From the perspectives of listing regulation and government control, this paper describes the motivation of controlling rights transfer in Chinese listed companies in aspects of acquirer selection, transfer pricing, performance after the transfer and so on in the process of controlling rights transfer. Using 1410 controlling rights transfer events in China's A-share market by the end of 2013 as the sample, it arrives at the conclusions as follows: firstly, governments tend to transfer state-owned listed companies in non-monopoly industries or with poor performance and retain the companies in monopoly industries and with sound performance; secondly, in economically backward areas, governments are prone to transfer controlling rights to powerful nonnative acquirers to attract investment; thirdly, private acquirers with political connections acquire companies with better profitability, but do not pay higher premiums; fourthly, after controlling rights transfer, corporate performance does not raise as a whole, and although correlative M & A and stronger strength of acquirers lead to the increase in corporate performance, such samples are less than 40%. Therefore, controlling rights transfer in Chinese listed companies is not overall efficiency-oriented, and if controlling rights transfer is not based on efficiency, it will be difficult to play the role of controlling rights market in the restrictions on the management in position, the decrease in agency costs and so on.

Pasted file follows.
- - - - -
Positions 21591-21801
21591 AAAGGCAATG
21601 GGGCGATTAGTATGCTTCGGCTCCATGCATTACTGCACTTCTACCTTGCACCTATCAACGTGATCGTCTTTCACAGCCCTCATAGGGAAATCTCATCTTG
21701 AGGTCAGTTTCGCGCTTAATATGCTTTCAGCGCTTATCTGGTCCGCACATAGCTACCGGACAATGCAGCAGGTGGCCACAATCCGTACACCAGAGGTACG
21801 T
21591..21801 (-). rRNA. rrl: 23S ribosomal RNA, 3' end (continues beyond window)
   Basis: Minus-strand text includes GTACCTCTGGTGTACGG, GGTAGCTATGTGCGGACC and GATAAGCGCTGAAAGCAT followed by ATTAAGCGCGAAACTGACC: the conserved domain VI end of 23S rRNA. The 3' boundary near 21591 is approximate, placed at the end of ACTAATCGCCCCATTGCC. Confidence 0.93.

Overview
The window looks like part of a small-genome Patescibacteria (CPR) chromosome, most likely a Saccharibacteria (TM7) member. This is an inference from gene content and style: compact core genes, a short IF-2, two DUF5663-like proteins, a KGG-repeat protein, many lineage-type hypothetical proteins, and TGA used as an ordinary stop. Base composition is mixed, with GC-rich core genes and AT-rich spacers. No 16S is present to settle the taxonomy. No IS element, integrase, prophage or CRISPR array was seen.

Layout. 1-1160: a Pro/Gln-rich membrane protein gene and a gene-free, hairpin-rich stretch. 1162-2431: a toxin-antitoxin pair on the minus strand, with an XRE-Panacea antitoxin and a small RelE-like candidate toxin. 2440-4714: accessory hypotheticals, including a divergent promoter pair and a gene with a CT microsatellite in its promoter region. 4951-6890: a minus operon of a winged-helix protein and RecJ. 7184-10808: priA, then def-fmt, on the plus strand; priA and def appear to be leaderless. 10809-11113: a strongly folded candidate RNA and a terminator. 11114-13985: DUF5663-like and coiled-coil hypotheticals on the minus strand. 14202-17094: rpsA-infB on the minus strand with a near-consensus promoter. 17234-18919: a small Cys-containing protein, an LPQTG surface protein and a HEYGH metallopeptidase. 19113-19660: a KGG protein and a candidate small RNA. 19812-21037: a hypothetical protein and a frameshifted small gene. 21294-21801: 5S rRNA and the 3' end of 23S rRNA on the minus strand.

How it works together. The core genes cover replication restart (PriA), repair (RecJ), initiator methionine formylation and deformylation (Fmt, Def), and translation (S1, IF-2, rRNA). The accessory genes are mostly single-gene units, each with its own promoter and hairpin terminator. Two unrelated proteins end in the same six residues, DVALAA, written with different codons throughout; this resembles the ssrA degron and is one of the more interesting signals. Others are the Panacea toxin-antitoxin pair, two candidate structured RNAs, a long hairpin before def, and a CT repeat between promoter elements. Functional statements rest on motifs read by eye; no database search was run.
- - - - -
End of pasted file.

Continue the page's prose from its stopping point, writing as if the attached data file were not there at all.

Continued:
The Motivation of Chinese Listed Companies' Controlling Rights Transfer
Journal of Finance and Economics Vol. 42, Issue 10, pp. 140 - 154 (2016) DOI:10.16538/j.cnki.jfe.2016.10.008
Cite this article
Liu Feng, Tu Guoqian. The Motivation of Chinese Listed Companies' Controlling Rights Transfer[J]. Journal of Finance and Economics, 2016, 42(10): 140–154.
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